cooking with kids

Christmas/Holiday Treats | Merry Mini Bites!

1. Grinch Kabobs

Layer a green grape, banana slice (or marshmallow slice), small strawberry (cut stem end off), and a small marshmallow on a toothpick to create mini Grinches. These work well for school events, too.

2. Cucumber Christmas/Holiday Trees

Got a cucumber, a large carrot, and a slice of cheese? You and your little one can put this snack by Eats Amazing together in a flash. First, use a slice of large peeled carrot as the stump. Then, after cutting off about a quarter of a cucumber (length-wise), use a vegetable peeler to make a thin slice down the length of the cucumber. Poke one end of a cocktail stick into the carrot stump. Gently fold the sliced cucumber back and forth, making shorter folds as you go, to create a tree. Add the folded cucumber slice to the stick. Then, using a small star cutter, cut a star from the cheese slice. (Or, you could just stick a piece of cheese or small veggie piece on top if you don’t have a cutter).

Sprinkle with salt or serve with ranch for more flavor.

3. Bagel Ornaments

This festive recipe can work as a nutritious breakfast, snack, or even dinner. It’s completely customizable, and your kiddo will enjoy helping you put it together.

First, I would prepare all of the ornament decorations up front and separate them into small bowls. Decorations might include: minced or very thinly sliced sweet peppers, tomato quarters, carrot and cucumber slivers, olives, and pieces of celery. Extra thin slices are easier for little ones to palate. They’ll hardly taste them in the cream cheese (I would probably skip the sliced onions pictured in the Fork and Beans recipe unless you know your kiddo likes them.) 

Once the decorations are ready, get your child’s favorite flavored mini bagel and cut it in half. (You can toast or warm it if your child prefers.) Spread some cream cheese on top, and let your kiddo decorate the ornament. You could also swap plain cream cheese for a savory flavor. Then, attach a thick celery or cucumber slice on top with some cream cheese for the ornament top.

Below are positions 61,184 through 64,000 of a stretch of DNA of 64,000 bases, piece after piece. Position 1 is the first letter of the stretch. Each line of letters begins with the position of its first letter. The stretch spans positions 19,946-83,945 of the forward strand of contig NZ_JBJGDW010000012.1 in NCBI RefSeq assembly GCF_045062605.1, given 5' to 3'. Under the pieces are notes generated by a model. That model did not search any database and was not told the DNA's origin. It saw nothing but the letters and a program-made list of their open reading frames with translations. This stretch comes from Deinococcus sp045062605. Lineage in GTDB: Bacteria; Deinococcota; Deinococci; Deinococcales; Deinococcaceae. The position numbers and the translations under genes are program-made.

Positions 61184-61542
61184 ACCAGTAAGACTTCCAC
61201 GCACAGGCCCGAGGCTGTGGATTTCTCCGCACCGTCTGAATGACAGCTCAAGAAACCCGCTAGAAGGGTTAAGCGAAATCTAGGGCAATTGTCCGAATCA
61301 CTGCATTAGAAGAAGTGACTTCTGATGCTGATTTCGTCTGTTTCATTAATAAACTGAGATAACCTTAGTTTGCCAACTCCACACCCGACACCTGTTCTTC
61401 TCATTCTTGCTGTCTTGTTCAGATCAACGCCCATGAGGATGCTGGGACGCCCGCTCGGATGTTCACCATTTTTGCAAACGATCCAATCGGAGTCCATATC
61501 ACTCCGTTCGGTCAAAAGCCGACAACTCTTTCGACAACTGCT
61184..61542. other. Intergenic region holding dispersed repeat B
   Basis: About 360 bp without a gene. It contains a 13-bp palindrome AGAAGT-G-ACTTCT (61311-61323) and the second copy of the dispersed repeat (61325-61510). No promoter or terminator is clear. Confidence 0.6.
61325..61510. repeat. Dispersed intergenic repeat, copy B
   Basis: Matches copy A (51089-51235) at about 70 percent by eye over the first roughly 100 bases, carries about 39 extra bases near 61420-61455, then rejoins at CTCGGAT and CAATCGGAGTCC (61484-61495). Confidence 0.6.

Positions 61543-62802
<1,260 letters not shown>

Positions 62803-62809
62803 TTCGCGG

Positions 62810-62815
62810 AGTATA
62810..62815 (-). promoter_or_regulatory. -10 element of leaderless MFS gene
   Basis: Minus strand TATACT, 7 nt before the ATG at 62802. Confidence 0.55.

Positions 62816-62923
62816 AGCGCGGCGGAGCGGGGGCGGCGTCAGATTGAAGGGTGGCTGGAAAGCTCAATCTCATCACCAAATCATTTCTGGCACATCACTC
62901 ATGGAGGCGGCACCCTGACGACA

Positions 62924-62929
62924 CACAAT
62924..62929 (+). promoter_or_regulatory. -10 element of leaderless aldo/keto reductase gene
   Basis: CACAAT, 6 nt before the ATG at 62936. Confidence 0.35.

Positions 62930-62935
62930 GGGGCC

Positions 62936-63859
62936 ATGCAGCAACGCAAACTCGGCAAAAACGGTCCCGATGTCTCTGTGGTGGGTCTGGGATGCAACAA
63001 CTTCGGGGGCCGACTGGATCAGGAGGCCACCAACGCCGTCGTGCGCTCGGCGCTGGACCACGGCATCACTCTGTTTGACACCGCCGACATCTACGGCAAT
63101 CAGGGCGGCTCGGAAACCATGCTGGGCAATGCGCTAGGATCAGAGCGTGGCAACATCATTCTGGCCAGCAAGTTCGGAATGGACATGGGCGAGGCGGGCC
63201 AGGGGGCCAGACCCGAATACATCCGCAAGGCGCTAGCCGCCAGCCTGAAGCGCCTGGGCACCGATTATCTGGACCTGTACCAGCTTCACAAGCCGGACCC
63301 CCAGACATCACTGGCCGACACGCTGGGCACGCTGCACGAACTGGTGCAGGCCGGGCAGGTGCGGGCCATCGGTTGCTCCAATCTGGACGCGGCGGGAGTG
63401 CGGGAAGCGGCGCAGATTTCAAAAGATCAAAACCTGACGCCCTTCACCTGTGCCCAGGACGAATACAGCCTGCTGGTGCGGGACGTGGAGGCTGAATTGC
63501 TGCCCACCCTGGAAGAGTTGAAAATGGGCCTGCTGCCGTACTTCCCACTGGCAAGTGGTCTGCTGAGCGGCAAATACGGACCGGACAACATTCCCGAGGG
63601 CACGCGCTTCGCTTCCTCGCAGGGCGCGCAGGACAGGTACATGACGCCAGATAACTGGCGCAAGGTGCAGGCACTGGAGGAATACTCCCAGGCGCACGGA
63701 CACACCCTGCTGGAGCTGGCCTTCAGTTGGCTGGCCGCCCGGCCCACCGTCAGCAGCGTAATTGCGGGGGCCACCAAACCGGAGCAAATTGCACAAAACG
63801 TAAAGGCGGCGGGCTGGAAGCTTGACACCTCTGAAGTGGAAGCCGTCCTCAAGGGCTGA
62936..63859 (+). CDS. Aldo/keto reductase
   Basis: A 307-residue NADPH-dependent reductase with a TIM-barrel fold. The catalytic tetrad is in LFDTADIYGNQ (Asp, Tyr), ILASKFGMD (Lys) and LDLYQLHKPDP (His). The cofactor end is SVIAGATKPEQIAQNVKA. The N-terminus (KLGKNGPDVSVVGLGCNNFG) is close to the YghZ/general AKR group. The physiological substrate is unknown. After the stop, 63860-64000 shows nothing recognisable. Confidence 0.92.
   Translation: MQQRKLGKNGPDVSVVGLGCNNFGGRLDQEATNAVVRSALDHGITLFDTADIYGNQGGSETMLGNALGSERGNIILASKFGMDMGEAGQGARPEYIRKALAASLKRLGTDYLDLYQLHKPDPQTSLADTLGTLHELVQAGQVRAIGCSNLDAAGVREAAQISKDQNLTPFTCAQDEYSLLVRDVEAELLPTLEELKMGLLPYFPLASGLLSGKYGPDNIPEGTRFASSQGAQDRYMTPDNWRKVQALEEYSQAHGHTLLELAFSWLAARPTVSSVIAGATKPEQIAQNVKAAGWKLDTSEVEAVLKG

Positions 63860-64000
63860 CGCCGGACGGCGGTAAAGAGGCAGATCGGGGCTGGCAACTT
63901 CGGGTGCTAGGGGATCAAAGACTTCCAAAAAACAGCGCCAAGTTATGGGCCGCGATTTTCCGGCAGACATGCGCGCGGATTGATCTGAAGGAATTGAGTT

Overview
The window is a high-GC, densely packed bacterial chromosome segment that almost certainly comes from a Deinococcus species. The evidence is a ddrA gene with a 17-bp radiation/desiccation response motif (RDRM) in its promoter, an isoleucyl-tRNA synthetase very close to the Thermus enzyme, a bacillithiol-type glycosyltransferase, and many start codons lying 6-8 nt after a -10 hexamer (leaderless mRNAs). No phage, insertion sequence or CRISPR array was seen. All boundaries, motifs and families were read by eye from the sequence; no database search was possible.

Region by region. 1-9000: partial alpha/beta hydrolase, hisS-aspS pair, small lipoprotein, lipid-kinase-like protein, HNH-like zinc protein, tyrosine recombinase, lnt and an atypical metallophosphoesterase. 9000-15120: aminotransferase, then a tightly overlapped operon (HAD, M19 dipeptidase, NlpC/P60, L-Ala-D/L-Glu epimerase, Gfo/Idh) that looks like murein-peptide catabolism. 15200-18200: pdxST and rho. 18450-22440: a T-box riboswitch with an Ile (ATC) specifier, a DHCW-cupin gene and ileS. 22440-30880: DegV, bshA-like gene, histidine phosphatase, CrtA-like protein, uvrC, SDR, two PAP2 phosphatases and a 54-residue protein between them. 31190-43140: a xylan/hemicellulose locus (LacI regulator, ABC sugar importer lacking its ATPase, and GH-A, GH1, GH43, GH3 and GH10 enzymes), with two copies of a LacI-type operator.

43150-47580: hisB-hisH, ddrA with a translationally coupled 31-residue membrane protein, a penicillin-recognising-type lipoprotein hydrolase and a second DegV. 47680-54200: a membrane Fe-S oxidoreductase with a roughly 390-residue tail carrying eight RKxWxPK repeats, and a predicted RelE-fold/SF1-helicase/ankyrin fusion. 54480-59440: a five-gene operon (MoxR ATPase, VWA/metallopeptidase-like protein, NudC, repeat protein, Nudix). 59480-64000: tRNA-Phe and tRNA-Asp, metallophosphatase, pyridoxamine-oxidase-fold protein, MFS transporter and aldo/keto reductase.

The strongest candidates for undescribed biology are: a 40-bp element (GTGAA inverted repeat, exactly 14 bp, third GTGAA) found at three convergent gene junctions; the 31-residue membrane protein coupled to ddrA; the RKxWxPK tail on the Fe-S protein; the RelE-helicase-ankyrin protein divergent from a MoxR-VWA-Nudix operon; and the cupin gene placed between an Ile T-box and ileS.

Alternatively, you might try a fruit version with honey-whipped cream cheese with fruit bits and raisins/craisins.

4. Avocado Christmas Trees

As a huge fan of Tex-Mex food, I love this recipe by Healthy Little Foodies. Spread some guacamole—as plain for flavored as your child prefers—on toasted tortillas or pita bread. Slice it into triangles, and decorate with whatever you like: cheese, cherry tomato slices, veggie bits, olives, etc.

5. Holiday Smoothies

Is it possible to get your toddler to drink a green smoothie? Layer it up in holiday cheer with red, white, and green (plus some whipped cream and a strawberry on top), and they just might! Try this vitamin-packed smoothie by My Kids Lick the Bowl.

This recipe takes just a bit of extra time since you have to blend three groups of ingredients, but it’s still relatively quick for an extra special and super nutritious treat. For the red layer, blend up any of their favorite berries. You could also add in some apple or banana here. To make it a superfood smoothie, you might attempt a tiny amount of beet juice/beet slice.

For the white layer, she uses milk, bananas, and cashews (cauliflower optional). Alternatively, you could do banana, peeled apple, and vanilla yogurt. (Because blending cauliflower and nuts just doesn’t sound that great…).

The green layer could include green fruit like grapes, green apples, and kiwi. Add a bit of mango or pineapple, and you truly can’t taste a handful of spinach at all (I tried it).

*Add ice when blending each layer for a chilled smoothie texture.

Christmas recipes for kids

Which healthy holiday recipes will you try with your kids? 

I’d love to know. Take a photo or video clip of your creations and tag me on Instagram

Wishing you and yours a truly magical holiday season!

Kelley & the DDP Team

Learn more about Dazzling Diva Photography here, and find more family resources on the blog here.